What You’ll Pay
Thomas Uhlinger, an agent with Douglas Elliman, said a three-bedroom, two-bathroom ranch house in decent shape sells for about $550,000 to $575,000. There have been 35 closings so far this year, with the highest sales price at $1.8 million. The average sales price has been $695,000; the median, $539,000.
Currently on the market, Mr. Uhlinger said, are 48 listings, ranging in price from $400,000 to $4.995 million, with a median asking price of $799,000. “We have two listings over $4 million and five in the $2 million range,” he said.
Year-round rentals are “very tight,” he said, noting that a three-bedroom, two-bathroom house typically rents for between $2,700 and $2,900 a month. There are also seasonal rentals, with a one-month summer rental near the water asking about $8,000 to $10,000, “depending on condition and if there was a pool,” he said.
When the Mattituck-Cutchogue lacrosse teams won the Long Island championships this spring (the girls’ team also won the state championship), the local fire departments turned out to escort the victors home. When residents are performing at the community theater, their neighbors fill the seats. When high school students are looking for summer jobs, local businesses hire them.
Anne Smith has lived in Mattituck since 1985, having spent more than 20 years in the schools, first as a principal and then as superintendent (she retired in July). She and her husband, Ron Smith, who was an English teacher in the nearby Rocky Point school district, raised their three children there.
“It’s a spread-out community, but there are lots of ways people intersect. The upside is everyone knows everybody,” she said, adding with a laugh: “The downside is everyone knows everybody.”
As for the influx of people buying second homes, Ms. Smith said, there is the occasional annoyance of traffic and not being able to get a table at a restaurant. But newcomers help the area thrive, she said. “And we’ll have our pancakes on Love Lane in January.”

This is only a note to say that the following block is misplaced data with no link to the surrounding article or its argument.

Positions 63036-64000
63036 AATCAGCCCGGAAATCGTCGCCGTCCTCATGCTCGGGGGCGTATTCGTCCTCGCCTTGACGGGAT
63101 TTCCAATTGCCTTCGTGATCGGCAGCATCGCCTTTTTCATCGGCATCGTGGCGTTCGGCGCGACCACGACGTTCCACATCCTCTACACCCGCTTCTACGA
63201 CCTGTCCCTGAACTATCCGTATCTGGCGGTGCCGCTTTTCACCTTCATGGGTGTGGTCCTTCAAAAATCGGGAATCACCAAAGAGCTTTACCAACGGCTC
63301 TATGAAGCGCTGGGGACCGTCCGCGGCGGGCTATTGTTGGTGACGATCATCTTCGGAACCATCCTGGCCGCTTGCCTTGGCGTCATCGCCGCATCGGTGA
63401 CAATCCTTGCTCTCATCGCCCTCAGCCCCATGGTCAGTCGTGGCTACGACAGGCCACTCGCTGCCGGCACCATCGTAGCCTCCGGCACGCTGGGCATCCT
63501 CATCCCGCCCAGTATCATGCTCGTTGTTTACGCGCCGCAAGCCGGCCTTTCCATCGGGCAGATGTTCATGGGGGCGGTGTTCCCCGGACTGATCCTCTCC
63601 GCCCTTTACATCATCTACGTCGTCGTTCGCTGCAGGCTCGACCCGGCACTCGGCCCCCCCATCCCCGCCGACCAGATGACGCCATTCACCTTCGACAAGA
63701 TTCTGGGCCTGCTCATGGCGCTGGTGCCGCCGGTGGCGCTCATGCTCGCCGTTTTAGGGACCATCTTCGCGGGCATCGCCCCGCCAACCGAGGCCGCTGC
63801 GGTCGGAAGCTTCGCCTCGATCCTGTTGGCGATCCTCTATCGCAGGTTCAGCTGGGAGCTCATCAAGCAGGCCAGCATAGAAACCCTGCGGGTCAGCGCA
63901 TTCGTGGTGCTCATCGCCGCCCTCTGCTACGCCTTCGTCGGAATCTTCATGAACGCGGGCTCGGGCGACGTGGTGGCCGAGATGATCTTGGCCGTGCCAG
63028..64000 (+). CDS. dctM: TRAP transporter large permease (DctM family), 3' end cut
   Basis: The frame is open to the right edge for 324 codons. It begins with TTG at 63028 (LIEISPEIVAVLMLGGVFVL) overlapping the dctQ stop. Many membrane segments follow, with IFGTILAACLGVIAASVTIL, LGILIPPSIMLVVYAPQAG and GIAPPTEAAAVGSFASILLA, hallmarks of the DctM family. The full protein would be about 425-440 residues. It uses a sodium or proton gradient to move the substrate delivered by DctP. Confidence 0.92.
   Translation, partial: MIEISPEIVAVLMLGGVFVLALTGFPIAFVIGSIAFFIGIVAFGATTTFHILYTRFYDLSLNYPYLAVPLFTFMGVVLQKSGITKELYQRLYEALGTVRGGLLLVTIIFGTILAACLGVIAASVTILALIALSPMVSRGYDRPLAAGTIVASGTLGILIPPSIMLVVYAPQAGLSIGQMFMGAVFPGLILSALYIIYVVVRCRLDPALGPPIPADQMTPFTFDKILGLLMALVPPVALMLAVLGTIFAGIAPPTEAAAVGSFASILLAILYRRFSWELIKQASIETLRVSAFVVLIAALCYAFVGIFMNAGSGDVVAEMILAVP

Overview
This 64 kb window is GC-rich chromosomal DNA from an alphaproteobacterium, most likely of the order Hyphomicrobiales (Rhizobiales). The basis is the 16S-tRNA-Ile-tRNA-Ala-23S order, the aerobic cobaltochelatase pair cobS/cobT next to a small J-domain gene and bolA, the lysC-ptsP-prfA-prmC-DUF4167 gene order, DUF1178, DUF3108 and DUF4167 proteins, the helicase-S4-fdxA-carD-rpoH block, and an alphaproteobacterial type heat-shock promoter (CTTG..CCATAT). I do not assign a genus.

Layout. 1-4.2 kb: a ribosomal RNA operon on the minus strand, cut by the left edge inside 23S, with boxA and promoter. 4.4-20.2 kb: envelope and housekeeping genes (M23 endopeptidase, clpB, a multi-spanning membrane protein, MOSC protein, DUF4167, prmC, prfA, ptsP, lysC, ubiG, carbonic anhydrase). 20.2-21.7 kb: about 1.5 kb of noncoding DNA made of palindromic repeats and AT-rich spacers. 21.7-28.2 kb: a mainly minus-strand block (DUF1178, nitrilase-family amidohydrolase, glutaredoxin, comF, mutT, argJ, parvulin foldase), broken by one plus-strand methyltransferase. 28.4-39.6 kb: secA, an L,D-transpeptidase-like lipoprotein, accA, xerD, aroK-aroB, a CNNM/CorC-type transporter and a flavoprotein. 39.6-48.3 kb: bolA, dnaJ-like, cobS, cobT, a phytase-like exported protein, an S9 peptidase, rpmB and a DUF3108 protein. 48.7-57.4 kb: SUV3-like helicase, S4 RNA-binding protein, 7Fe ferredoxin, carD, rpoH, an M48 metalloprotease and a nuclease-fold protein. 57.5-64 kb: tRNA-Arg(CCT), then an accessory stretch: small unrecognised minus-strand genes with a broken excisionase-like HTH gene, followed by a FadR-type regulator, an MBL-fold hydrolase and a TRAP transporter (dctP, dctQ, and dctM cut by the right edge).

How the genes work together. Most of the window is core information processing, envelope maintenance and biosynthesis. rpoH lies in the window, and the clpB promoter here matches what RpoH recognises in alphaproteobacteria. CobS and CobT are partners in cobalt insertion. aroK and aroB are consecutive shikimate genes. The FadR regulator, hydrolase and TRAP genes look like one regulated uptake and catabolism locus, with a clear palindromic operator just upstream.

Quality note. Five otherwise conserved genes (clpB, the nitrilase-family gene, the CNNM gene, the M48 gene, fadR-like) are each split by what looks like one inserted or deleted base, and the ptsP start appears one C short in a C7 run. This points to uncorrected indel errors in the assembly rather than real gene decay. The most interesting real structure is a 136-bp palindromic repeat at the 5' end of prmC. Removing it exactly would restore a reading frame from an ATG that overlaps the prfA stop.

The public schools in the Mattituck-Cutchogue Union Free School District include the Cutchogue East Elementary School, which had 541 students in kindergarten through sixth grade during the 2016-2017 school year. Proficiency scores for fourth-grade students were 36 percent in the English language arts and 53 percent in math, compared with statewide percentages of 41 and 43, respectively.
The Mattituck Junior-Senior High School had 656 students during the 2016-17 school year, and average S.A.T. scores in 2017 were 562 for critical reading and 572 for math, according to Newsday.
Spanish is taught beginning in kindergarten; the goal is to graduate students who are not just bilingual but “biliterate,” Ms. Smith said.
Enrollment in the schools has dwindled, she noted, as it has elsewhere in New York. “We just graduated a class of 118, down from 130 or 140,” she said, referring to Mattituck Junior-Senior High School. Incoming classes hover at around 60. But there is renewed interest from families with young children, she added, and a number of graduates have returned to Mattituck after going off to college or to the city, in search of a better quality of life for their families.
Two public libraries are in the school district, she noted: Mattituck-Laurel and Cutchogue New Suffolk, which support the schools by holding art shows, concerts and other events. The schools also have educational partnerships with farmers, beekeepers and winemakers, she added: “Farming has come a long way; it isn’t just a guy with a tractor in the field anymore. The question we all ask is, ‘How can we help our students imagine a life back here?’”
The drive from the Queens-Midtown Tunnel to Mattituck is 82 miles, which can take less than two hours, depending on traffic. The ride on the Long Island Rail Road takes about two and a half hours; four eastbound and five westbound trains stop in Mattituck daily. And the Hampton Jitney bus stops several times a day in Mattituck, depending on the season.
The year of 1844, when the Long Island Rail Road line from New York City to Greenport, Long Island, was built, was a turning point for the hamlet. When the railroad came through Mattituck, part of the wagon path leading to the station was named Railroad Avenue.
North of the tracks was a footpath where young couples would go to pitch woo, according to the Mattituck-Laurel Historical Society. The entire road was renamed Love Lane in the 1920s.